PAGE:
While most South Sudanese lawmakers say they welcome the government’s decision to accept the deployment of a regional protection force, some say the government has the right to place conditions on that deployment, including the number of troops, their types of weapons and which countries they should come from. After initially opposing the troop deployment, the government caved to international pressure following a visit from U.N. Security Council members last weekend, saying it no longer opposed a regional protection force. But on Tuesday, that position shifted again. Member of Parliament Zachariah Matur, who represents Rumbek in Western Lakes State, said the government must have a say in choosing which troops are deployed to South Sudan. VOA

EU Denies Funding Sudanese Militia to Combat Illegal Migration
The European Union (EU) has denied providing any support to the Rapid Support Forces (RSF) acknowledging support for Sudan’s efforts to combat illegal migration and human trafficking. The RSF, which is widely known as the Janjaweed militias, were originally mobilized by the Sudanese government to quell the insurgency that broke out in Sudan’s western region of Darfur in 2003. The militia was reactivated and restructured again in August 2013 under the command of NISS to fight the alliance of rebel groups from Darfur region, South Kordofan and Blue Nile states following joint attacks in North and South Kordofan in April 2013. Sudan Tribune

Ugandan Child Soldiers: Rebuilding the Broken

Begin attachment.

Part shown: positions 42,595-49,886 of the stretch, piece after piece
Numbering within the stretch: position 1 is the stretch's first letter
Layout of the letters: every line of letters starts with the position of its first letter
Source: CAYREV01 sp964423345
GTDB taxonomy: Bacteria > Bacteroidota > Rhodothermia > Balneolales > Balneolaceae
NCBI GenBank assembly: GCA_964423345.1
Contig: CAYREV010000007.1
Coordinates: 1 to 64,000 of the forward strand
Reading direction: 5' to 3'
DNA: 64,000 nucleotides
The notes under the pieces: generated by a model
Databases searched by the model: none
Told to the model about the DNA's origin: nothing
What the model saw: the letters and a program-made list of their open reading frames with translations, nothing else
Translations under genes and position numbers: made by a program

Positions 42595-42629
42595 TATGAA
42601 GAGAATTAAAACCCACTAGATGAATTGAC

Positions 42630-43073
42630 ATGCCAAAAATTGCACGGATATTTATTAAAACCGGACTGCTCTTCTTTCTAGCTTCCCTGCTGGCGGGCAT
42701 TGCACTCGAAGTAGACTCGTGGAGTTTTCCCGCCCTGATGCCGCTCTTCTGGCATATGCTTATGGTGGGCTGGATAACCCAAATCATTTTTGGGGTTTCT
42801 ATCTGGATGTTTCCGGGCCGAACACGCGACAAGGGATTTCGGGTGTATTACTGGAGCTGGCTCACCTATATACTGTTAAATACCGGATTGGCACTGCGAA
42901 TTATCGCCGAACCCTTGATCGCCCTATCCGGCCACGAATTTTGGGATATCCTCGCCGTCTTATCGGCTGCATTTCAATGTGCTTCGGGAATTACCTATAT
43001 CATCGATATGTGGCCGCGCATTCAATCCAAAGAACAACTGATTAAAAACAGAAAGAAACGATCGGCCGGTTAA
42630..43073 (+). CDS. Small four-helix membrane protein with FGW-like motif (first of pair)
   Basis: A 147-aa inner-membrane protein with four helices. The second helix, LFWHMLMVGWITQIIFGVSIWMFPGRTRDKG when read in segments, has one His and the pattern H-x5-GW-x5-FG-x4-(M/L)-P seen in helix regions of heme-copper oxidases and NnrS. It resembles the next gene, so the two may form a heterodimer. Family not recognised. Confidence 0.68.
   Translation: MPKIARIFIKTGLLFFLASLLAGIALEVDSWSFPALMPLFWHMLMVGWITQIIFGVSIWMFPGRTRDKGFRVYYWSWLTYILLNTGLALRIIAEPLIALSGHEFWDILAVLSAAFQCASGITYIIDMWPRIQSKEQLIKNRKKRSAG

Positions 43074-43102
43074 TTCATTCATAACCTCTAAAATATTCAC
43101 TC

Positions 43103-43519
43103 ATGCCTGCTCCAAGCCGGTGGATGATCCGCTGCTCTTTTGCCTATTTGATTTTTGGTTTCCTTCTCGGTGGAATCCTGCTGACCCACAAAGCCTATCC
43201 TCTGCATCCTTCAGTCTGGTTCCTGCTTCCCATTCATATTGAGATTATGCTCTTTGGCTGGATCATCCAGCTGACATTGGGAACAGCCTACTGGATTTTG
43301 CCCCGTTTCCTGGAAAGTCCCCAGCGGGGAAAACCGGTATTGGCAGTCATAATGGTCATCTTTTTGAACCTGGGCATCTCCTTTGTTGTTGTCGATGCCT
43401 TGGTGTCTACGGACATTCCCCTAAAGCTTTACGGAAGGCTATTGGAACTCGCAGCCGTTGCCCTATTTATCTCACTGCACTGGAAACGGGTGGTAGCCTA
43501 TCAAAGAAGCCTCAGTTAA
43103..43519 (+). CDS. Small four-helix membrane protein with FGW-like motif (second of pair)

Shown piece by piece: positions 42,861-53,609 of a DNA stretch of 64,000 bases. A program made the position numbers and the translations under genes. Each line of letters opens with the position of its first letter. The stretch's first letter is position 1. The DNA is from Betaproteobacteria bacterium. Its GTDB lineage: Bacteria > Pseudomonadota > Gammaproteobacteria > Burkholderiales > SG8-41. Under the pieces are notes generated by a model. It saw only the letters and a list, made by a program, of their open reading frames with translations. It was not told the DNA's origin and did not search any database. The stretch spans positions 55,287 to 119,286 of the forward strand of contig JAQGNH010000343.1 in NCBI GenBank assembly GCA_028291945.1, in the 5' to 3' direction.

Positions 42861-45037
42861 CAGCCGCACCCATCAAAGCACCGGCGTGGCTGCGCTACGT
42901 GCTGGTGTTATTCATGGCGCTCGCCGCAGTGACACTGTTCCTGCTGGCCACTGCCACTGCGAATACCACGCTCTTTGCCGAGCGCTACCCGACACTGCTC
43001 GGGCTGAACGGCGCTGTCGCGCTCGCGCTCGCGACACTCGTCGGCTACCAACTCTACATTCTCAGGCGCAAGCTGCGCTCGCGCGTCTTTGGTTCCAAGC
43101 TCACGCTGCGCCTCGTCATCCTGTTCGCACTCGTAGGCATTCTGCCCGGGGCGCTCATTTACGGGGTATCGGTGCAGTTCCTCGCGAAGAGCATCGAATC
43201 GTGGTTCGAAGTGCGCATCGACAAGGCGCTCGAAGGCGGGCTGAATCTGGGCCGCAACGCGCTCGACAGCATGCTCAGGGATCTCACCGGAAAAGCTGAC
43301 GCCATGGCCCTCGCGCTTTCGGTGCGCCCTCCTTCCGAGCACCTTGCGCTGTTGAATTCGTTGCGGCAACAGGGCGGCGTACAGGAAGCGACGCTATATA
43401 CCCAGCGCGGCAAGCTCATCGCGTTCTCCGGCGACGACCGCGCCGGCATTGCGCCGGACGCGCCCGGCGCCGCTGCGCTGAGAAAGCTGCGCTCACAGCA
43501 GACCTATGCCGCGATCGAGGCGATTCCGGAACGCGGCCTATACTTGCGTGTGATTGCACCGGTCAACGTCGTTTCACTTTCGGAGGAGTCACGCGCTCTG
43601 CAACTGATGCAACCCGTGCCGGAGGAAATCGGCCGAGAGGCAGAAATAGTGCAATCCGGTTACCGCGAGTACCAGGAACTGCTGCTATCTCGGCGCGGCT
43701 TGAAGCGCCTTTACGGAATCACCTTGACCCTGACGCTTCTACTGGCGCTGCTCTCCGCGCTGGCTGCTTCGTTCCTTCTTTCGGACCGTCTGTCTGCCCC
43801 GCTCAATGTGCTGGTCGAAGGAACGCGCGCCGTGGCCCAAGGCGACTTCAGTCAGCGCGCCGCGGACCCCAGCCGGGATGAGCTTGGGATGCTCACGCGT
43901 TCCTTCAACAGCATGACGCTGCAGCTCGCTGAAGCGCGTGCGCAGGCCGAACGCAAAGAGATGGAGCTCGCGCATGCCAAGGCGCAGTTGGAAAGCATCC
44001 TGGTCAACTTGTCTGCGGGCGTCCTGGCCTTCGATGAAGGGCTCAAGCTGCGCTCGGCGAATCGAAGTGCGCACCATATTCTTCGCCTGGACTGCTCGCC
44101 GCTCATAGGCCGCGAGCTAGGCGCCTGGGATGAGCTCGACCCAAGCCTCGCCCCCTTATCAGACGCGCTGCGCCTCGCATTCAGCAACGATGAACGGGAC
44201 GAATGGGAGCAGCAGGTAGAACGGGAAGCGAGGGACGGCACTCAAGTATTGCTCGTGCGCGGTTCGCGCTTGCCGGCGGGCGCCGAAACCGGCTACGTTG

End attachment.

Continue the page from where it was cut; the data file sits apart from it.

When former child soldiers from northern Uganda returned home, they faced aggressive reluctance. They only thing they knew was how to murder. They had no chance in civil life. Anwar Richard Ricky wants to change that. Deutsche Welle

Uganda: MPs Now to Get U.S.$60 000 Each for New Cars
Each Member of Parliament will bag Shs200m instead of Shs150m as had earlier been budgeted by the Parliamentary Commission, it has emerged A Parliament official privy to the decisions by the Parliament Commission told Daily Monitor that the deal to increase the MPs’ vehicle money by Shs50 million was reached at during a meeting with the President about a fortnight ago The official, speaking on condition of anonymity, said during the meeting, the Commission is said to have tabled the proposal seeking for more money. The source also said the idea to ask the President for the extra Shs50m was sold to the Parliamentary Commission by new commissioner, Mr Peter Ogwang, who, the source said, reasoned that “the President will allow our request.”  The Monitor on allAfrica

Zimbabwe Follows Robert Mugabe’s Health by Following His Plane
It is an indirect clue at best, but it is often all they can get: Many Zimbabweans have taken to divining the state of their increasingly frail 92-year-old leader’s health from the movements of his presidential plane. On Saturday morning, anyone with a smartphone could see that Air Zimbabwe Flight 1, as the plane is known, was hugging Africa’s eastern coast on its way home to Harare, the capital, after four days in Dubai. The flight designation, UM1, meant that President Robert Mugabe, the world’s oldest head of state, was on board. Mr. Mugabe’s trip to the Middle East had been made suddenly, with no explanation from the secretive Zimbabwean government, fueling rumors that the president was deathly ill and desperately seeking medical treatment overseas. The New York Times